Losses soar as phishing scams use text and AI
Scammers are now using texts and AI to steal passwords, accounts and Social Security numbers as the newest methods of an increasingly lucrative fraud practice called “phishing,” the Federal Trade Commission (FTC) reported in a media briefing it presented with EMS.
Ben Davidson, an attorney with the FTC Division of Marketing Practices for over a decade, described phishing as “an attempt to steal the consumer’s information, personal information, financial information, passwords,” often in the form of an email-based attack involving, for example, someone “claiming to be from Microsoft or attaching an invoice.”
Although these text- and AI-based innovations are on the rise, the practice of phishing itself is not new. American hackers coined the term as early as 1996, when it appeared in the hacking newsgroup alt.2600. The word derives — with a “ph” substituted for “f,” in homage to the first form of hacking known as phreaking — from “fishing,” analogizing the scam with the practice of throwing “hooks” into a sea of internet users.
As reported losses rise, these forms are evolving and intensifying, particularly in the case of text-based and AI-enhanced phishing.
Although fraud reports themselves have fallen over the last few years, said Davidson during the Sep. 1 briefing, “the amount that consumers report losing is going up — so there may be fewer frauds, but they’re more harmful and consumers are losing more money.”
Per the FTC’s Consumer Sentinel Network, the first half of 2023 saw 1.1 million fraud reports (compared to over 2 million in 2022), with consumers reporting a total $4.4 billion loss.
The highest losses overall are due to scammers contacting people through social media, by which $658 million was reported lost in the first half of 2023. The highest losses per person owe to scammers contacting people through phone calls, by which a median of $1,400 per reporting person was lost.
The top-reported forms of fraud this year have been imposter SCAMS, with losses to business imposters more than tripling from $196 million in 2020, to $453 million in 2021, to $660 million.
Reports of imposter fraud — in which the scammer claims an affiliation with, say, the government, a company, or a loved one in order to convince the consumer to provide personal or financial information — are over twice as common as online shopping, which is the second-most-reported form, followed by prizes, then investments, then job or business opportunities.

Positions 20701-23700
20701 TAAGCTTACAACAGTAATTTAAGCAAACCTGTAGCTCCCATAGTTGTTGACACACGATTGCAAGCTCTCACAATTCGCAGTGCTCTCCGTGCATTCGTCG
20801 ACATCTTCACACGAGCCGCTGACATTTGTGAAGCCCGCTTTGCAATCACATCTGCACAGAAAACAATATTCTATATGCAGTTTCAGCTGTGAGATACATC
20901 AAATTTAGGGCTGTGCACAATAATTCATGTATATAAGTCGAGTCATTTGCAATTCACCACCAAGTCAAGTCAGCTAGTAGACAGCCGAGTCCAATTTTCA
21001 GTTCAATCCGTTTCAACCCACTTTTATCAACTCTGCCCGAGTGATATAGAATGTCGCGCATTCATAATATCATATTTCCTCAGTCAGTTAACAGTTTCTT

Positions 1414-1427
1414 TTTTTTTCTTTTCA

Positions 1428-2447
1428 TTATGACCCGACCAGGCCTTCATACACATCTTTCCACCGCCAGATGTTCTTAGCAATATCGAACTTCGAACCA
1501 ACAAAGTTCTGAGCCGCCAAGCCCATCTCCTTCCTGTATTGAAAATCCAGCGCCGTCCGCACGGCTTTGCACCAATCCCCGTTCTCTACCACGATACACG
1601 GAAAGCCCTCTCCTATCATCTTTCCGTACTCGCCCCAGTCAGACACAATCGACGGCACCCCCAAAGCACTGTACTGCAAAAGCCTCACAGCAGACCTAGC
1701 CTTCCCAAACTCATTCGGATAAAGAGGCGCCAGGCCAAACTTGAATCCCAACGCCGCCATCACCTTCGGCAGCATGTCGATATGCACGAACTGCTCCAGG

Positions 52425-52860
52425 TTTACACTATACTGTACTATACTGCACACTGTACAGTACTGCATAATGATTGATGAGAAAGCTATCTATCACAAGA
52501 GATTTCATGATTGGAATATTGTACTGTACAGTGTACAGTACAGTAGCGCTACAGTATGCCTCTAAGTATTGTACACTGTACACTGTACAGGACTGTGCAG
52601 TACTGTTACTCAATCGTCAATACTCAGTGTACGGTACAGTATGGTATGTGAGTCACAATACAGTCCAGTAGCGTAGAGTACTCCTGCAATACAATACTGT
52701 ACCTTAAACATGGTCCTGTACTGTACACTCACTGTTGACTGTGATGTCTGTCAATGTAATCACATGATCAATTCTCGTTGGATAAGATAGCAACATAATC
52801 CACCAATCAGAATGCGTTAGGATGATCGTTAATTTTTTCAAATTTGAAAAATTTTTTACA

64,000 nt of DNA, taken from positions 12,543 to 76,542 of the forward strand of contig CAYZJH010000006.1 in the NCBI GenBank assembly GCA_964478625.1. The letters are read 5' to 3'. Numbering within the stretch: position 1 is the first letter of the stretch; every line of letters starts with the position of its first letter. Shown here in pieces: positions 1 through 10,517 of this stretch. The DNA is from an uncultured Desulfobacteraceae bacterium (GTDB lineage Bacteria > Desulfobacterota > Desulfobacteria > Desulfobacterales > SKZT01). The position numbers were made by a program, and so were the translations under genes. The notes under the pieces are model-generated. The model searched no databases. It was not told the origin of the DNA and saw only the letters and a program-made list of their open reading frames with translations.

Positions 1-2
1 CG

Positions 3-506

Text and AI-based fraud
The FTC has particularly seen a rise in text-based forms of fraud: in 2022, “text message was the leading contact method for fraud complaints,” Davidson said. “That was the first time we saw that from all the ways that fraudsters contacted consumers.”
Text phishing scams often take one of five forms: bank impersonation (the most popular), free gift texts, fake package delivery, fake job recruitment, and texts purportedly from Amazon.
The most unique and elusive development in the rise of phishing losses, however, has been AI-based fraud, most often in the form of family emergency scams.
In these, said Davidson, the scammer uses AI technology to clone the voice of a victim’s family member with a 30-second sound file (often obtained through social media), and call the victim while impersonating this family member: “‘Hi Grandpa, it’s me. I’m in trouble. I need money.’ They say they’re in jail and need money to be bailed out, or they’re traveling abroad and they lost their passport and need money for a plane ticket. Maybe they’re in a car accident … There’s always an emergency. The skimmer also often says ‘Please don’t tell anyone, my parents will be mad at me’ ‘My spouse will be disappointed.’”
“The consumers we talked to who later realized that the person they were speaking with was a scammer and not a loved one a really jarring experience,” he added.
Although AI-based fraud is often more difficult to spot than other forms due to its efficacy, Davidson recommended that those receiving an emergency call from a loved one use “a challenge question to make sure that the person you’re talking to really is who they say they are. It doesn’t need to be anything as fancy as a password arranged ahead of time. If I asked my wife, tell me something about me and convince me you’re you, it should be easy for her to do: ‘What are our kids’ names?’ ‘Who’s our next door neighbor?’ ‘What did we have for dinner last night?’”
A “false sense of urgency” is common to phishing scams more generally, he continued, and to avoid them he advised that consumers look for grammatical errors or strange phone numbers and emails; ask themselves if they expect financial or personal disaster in lieu of an immediate response; block unwanted messages; use multifactor authentication on all possible accounts; independently verify messages by contacting the company the scammer is impersonating; and report the fraud.
“As a consumer protection lawyer … I see fraud everywhere,” Davidson said. “If there is an extraordinarily urgent and someone calls you and asks for money,” taking these measures and “asking these sorts of questions to make sure you’re talking to the person that they claim is a really good idea.”